I have a CentOS 7 instance on AWS, and I connect using a .pem file. When I create a new user and follow the standard steps, (create .ssh directory, chmod 700 it, create authorized_keys file, copy the public key in, chmod 600 it. Instructions here: https://aws.amazon.com/premiumsupport/knowledge-center/new-user-accounts-linux-instance/ ) It works fine.

However when I create a new user with a non-standard home directory, I keep getting a permissions error. I tried creating a folder in the / directory, then when I noticed the perms didn't match the rest of the folders there, I created a new folder there using the root account, and then created a new user underneath that. (So basically /test/ was owned by root, /test/newuser/ was owned by new user.)

I followed the rest of the steps, but still, no luck.

I checked the /etc/ssh/sshd_config file and edited to:

AuthorizedKeysFile .ssh/authorized_keys /test/newuser/.ssh/authorized_keys

That didn't work either.

I should note that this setup works fine with amazon linux 2 images, but not with CentOS 7. Any suggestions?

2 Answers 2


Specify the non-standard home directory when creating the user with useradd command:

Create the base home directory

sudo mkdir /test

If SELinux is enabled and running in enforcing mode, you must relabel the files with correct SELinux context:

sudo semanage fcontext -a -t user_home_dir_t "/test(/.*)?"

Force SELinux to relabel the files on the fly

sudo restorecon -Rv /test

Then add users with custom home directories

sudo useradd -d /test/user1 user1
sudo useradd -d /test/user2 user2

These users will have correct permissions set for their home directories. More information on SELinux contexts and relabeling found here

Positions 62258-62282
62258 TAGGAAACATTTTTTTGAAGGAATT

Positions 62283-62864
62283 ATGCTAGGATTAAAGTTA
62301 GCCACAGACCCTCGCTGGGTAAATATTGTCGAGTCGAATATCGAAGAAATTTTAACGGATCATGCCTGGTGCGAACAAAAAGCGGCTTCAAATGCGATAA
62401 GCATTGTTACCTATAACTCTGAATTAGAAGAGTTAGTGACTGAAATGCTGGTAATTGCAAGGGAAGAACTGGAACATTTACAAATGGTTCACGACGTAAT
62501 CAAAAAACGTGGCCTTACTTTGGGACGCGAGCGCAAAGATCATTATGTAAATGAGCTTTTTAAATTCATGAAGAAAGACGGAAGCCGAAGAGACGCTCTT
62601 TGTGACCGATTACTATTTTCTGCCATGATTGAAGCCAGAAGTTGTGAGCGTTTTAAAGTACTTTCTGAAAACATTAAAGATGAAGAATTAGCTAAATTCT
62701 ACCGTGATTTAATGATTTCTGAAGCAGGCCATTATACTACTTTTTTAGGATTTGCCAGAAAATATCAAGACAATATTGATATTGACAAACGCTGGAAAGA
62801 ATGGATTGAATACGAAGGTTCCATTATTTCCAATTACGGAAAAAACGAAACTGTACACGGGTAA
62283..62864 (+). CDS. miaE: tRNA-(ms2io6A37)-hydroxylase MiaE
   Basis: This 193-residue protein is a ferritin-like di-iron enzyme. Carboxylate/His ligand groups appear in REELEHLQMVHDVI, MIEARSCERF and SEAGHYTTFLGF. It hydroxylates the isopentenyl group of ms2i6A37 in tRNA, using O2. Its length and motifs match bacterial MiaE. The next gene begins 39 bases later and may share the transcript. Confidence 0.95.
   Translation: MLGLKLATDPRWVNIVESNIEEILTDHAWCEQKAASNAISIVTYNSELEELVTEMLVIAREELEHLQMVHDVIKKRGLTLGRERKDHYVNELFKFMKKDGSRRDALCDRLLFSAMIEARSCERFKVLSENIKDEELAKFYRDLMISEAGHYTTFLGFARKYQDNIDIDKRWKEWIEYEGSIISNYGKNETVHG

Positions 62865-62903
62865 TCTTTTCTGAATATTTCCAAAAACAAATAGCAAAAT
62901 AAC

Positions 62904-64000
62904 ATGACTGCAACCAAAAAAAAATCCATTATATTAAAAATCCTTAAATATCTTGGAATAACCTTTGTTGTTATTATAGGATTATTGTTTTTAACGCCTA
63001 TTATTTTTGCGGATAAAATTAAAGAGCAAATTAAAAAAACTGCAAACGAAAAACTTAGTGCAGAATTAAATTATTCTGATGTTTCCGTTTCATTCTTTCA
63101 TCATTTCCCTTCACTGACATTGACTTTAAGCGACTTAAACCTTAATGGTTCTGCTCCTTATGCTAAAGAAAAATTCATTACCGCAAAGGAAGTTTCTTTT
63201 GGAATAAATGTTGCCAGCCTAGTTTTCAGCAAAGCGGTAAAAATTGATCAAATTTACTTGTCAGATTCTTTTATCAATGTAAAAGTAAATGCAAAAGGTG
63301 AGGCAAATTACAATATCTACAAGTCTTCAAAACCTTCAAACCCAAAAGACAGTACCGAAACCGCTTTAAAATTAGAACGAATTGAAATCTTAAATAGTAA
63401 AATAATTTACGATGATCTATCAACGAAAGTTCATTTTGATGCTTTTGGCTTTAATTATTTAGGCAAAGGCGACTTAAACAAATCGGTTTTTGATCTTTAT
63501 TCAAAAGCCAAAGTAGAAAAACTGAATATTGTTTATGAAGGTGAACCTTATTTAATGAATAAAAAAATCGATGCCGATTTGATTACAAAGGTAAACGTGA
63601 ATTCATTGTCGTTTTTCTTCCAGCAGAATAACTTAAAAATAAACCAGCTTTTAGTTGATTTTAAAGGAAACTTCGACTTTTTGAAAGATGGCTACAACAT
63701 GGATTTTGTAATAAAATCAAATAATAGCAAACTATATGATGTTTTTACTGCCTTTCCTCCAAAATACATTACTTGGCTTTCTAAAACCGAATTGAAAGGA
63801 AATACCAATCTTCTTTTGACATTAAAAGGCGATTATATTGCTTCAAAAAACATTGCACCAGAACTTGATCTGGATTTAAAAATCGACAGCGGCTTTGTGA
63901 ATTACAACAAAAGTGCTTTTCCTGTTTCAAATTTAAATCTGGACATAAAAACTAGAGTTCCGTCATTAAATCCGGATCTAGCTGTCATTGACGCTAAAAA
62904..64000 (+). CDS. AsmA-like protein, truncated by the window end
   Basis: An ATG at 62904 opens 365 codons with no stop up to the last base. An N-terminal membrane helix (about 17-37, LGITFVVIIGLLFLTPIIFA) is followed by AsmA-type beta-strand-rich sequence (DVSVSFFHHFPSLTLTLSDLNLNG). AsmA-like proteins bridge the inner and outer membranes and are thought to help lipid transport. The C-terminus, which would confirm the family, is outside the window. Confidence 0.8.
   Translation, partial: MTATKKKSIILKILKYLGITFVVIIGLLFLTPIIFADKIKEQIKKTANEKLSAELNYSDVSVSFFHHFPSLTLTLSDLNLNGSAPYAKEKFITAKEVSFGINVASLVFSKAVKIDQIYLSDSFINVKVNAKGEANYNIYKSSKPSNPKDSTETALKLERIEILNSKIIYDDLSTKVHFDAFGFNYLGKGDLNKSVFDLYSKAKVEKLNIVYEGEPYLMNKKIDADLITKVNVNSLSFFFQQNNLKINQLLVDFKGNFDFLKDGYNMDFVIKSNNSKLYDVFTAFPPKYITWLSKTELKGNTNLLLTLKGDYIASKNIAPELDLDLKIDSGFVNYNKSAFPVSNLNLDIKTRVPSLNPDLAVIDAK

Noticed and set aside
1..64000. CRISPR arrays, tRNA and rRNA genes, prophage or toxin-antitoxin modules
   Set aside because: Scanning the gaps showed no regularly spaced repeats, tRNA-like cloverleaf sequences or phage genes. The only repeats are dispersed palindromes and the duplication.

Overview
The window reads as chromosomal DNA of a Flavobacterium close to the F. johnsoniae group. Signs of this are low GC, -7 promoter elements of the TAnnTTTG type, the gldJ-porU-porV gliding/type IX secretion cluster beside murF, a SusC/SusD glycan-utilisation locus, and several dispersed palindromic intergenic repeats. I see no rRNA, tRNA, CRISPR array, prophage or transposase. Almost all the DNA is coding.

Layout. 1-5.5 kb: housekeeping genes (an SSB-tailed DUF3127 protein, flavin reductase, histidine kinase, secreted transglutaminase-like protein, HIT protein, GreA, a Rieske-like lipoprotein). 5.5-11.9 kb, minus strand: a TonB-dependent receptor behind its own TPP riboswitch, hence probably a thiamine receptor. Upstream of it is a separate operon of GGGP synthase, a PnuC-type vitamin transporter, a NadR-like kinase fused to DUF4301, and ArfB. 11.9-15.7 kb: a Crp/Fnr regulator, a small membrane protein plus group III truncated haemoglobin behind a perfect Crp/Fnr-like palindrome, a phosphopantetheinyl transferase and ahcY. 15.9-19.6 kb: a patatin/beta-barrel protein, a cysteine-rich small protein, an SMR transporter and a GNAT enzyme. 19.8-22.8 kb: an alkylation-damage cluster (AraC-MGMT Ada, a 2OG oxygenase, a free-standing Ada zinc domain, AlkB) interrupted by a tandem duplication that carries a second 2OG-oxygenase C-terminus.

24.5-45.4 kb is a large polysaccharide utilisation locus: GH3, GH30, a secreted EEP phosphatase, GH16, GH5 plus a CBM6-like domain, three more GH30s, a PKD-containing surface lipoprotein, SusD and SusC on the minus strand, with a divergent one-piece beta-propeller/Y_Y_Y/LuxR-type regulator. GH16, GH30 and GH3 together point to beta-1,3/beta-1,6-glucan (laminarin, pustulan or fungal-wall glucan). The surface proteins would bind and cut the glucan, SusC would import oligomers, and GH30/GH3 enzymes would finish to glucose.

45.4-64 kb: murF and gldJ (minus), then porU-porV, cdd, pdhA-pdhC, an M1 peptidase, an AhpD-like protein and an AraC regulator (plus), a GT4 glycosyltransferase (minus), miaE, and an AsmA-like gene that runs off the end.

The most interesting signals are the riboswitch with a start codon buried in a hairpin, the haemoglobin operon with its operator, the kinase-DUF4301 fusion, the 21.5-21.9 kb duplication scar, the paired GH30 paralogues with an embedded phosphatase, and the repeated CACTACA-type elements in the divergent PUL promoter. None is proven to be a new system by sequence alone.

• Looks like it was the SE Linux commands that fixed it, thank you!
    – SB.
    Nov 12, 2020 at 18:02
  • Bruce, could you please explain what those commands did, so I know what to look for in the future?
    – SB.
    Nov 12, 2020 at 19:02
  • @SB I have edited the answer accordingly. Thank you Nov 12, 2020 at 20:33

Okay, I wanna be sure you have done the above, This solution is well tested on Centos 7 but not on AWS instance.

On your local server :
#Get the pub key
cat ~/.ssh/id_rsa.pub

On the remote server :

mkdir -p /test/newuser/.ssh/
chmod 700 /test/newuser/.ssh/
touch /test/newuser/.ssh/authorized_keys
chmod 600 /test/newuser/.ssh/authorized_keys
echo << EOF > /test/newuser/.ssh/authorized_keys
# ADD here  your ~/.ssh/id_rsa.pub already generated
usermod -d /test/newuser test
chown root:root /test
chown -R test:test /test/*
#Edit/etc/ssh/sshd_config to add the above : 
Match User test
        AuthorizedKeysFile /test/newuser/.ssh/authorized_keys

Also could you copy the content of your sshd_config on the remote server :

grep -v '^#' /etc/ssh/sshd_config | sed '/^$/d'
  • Hey, thanks a bunch for helping. Bruce's answer was the solution in the end, had to do with SELinux.
    – SB.
    Nov 12, 2020 at 19:04
  • I see it's normal it's because selinux will consider your home directory as the default one so you need so you need to reset your /test to the home directory context.
    – Reda Salih
    Nov 13, 2020 at 11:54

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